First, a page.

The Pentagon has disclosed that a missile interceptor launched from a U.S. Navy ship at sea shot down and destroyed a "mock ICBM" that was put into flight for testing purposes on Tuesday.
The move is part of a U.S. effort to develop defenses against intercontinental-range ballistic missiles capable of striking the United States, according to AP. Previous tests had involved interceptors only being launched from underground silos.
The test could pique the interest of North Korea, AP notes, stating that the country's development of its ICBM's is part of the main reason the Pentagon has sought to accelerate its interceptor program.
And while Kim Jong Un hasn't launched any ballistic missile test flights of recent, a shift in tone could occur as a result of the Trump exiting the White House and Biden beginning his term.
Additionally, both Russia and China have expressed concern that the U.S. could "use its missile defenses to undercut the deterrent value of their nuclear forces". Hans Kristensen, a nuclear weapons and missile expert with the Federation of American Scientists thinks it will propel China to expand its long-range missile arsenal.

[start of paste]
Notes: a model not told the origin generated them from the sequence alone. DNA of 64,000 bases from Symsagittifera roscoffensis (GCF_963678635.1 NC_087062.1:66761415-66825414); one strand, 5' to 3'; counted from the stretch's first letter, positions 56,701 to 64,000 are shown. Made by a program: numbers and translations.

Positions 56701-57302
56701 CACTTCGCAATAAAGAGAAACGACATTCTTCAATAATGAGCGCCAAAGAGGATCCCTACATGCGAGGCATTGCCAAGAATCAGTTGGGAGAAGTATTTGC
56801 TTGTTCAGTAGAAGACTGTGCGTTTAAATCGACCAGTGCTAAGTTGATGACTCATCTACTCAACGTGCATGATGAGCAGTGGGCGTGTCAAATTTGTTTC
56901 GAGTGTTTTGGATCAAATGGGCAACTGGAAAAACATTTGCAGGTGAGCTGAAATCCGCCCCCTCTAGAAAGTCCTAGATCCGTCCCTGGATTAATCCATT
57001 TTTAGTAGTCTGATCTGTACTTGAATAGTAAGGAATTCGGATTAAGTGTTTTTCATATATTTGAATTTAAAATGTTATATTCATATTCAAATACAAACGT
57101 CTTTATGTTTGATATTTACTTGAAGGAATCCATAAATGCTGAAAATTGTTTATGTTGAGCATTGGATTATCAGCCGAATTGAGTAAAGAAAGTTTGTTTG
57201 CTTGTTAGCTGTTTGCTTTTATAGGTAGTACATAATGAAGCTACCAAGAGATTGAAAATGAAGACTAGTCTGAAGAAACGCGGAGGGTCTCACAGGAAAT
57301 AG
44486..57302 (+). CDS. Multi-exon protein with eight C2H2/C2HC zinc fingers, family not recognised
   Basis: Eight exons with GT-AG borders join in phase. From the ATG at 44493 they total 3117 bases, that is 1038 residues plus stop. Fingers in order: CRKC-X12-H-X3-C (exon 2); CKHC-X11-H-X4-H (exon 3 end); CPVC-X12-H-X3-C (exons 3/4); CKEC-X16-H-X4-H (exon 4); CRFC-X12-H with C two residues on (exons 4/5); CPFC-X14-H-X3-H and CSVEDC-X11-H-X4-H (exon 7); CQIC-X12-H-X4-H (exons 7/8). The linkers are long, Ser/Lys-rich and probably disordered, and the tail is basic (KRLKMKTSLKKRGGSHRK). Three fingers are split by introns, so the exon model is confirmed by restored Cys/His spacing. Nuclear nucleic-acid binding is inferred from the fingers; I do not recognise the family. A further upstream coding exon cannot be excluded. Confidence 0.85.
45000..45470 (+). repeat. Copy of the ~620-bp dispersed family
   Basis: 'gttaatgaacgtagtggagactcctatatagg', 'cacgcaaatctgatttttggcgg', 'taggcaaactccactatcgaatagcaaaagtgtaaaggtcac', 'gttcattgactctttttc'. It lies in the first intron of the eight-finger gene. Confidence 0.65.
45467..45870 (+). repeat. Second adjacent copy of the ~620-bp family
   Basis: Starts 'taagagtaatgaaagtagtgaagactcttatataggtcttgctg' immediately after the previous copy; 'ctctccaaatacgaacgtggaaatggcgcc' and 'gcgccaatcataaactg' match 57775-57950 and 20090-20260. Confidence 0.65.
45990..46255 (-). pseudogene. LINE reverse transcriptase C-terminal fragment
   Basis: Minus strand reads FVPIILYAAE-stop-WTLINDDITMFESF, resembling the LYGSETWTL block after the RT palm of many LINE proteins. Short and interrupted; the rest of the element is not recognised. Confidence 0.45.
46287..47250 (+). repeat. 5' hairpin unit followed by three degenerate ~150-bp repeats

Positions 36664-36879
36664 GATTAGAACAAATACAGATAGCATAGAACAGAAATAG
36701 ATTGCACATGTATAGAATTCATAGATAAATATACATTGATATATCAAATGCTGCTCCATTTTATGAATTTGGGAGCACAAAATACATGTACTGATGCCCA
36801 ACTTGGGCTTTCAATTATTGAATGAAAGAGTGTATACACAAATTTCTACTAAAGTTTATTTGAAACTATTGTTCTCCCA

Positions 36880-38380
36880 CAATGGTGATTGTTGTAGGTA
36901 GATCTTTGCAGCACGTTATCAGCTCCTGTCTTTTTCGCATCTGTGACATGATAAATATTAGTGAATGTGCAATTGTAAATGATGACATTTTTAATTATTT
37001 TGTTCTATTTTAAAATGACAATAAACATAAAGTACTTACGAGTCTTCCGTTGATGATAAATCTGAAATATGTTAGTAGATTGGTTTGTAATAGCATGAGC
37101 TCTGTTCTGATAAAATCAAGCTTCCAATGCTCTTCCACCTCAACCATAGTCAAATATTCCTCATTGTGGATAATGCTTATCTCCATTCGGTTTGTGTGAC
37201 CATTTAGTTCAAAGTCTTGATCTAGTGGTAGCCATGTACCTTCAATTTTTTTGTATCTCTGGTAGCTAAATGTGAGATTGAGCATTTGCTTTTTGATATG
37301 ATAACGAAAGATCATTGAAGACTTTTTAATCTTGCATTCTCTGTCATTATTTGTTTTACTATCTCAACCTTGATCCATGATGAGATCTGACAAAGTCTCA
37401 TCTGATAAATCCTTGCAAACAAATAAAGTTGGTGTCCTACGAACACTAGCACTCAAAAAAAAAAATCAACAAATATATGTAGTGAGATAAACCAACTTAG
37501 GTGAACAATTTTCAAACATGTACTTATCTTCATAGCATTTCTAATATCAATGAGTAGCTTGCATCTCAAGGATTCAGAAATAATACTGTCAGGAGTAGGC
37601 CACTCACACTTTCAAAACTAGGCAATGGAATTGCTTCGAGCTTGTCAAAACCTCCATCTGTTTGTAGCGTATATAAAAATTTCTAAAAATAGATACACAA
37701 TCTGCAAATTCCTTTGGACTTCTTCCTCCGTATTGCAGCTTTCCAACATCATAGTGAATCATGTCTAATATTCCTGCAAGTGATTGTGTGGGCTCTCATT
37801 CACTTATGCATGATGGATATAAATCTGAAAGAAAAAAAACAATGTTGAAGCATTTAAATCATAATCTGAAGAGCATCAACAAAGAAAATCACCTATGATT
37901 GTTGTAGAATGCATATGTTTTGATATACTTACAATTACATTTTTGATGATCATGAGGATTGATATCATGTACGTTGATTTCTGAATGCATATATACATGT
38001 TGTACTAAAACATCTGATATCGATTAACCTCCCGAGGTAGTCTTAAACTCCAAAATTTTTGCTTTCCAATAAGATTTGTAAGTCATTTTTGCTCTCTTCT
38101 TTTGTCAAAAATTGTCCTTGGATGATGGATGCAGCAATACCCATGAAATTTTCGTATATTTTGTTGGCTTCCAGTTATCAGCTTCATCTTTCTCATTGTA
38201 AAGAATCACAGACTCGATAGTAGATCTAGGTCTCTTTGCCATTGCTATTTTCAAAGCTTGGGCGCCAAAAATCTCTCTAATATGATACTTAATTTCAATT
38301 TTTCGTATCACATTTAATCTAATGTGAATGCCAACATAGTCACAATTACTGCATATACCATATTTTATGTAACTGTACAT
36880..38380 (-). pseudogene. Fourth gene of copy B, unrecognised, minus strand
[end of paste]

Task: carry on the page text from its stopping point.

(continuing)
“It’s going to fuel further the mindset that this buildup is justified,” he said.
Navy Vice Adm. Jon Hill, director of the Pentagon’s Missile Defense Agency said the test was “an incredible accomplishment and critical milestone” and that ship-based approaches could provide “a hedge against unexpected developments in the missile threat.”
Laura Grego, a physicist and missile defense expert at the Union of Concerned Scientists was - you guessed it - concerned. She said: “It is likely to have a crushing effect on prospects for new arms control agreements and will also provide motivation (or justification) for Russia and China to diversify and grow their nuclear weapons arsenals.”
This week's tested used an Aegis SM-3 missile built by Raytheon Missiles & Defense was fired from a U.S. Navy destroyer situated in the Pacific.